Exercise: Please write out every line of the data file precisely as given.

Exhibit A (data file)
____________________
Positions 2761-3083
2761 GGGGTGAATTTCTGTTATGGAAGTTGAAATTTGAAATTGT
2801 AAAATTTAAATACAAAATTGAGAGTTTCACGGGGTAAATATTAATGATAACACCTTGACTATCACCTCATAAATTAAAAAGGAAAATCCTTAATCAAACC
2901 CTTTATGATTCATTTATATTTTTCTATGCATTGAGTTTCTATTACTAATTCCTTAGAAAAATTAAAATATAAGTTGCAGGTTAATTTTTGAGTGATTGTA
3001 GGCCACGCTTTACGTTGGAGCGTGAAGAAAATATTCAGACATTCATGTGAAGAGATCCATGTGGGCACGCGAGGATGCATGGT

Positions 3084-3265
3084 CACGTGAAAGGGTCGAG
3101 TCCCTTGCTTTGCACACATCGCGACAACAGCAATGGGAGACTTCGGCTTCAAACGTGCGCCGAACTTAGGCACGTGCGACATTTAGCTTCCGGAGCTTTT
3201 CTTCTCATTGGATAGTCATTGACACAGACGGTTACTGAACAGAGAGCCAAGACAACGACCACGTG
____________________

Positions 2761-3083
2761 GGGGTGAATTTCTGTTATGGAAGTTGAAATTTGAAATTGT
2801 AAAATTTAAATACAAAATTGAGAGTTTCACGGGGTAAATATTAATGATAACACCTTGACTATCACCTCATAAATTAAAAAGGAAAATCCTTAATCAAACC
2901 CTTTATGATTCATTTATATTTTTCTATGCATTGAGTTTCTATTACTAATTCCTTAGAAAAATTAAAATATAAGTTGCAGGTTAATTTTTGAGTGATTGTA
3001 GGCCACGCTTTACGTTGGAGCGTGAAGAAAATATTCAGACATTCATGTGAAGAGATCCATGTGGGCACGCGAGGATGCATGGT

Positions 3084-3265
3084 CACGTGAAAGGGTCGAG
3101 TCCCTTGCTTTGCACACATCGCGACAACAGCAATGGGAGACTTCGGCTTCAAACGTGCGCCGAACTTAGGCACGTGCGACATTTAGCTTCCGGAGCTTTT
3201 CTTCTCATTGGATAGTCATTGACACAGACGGTTACTGAACAGAGAGCCAAGACAACGACCACGTG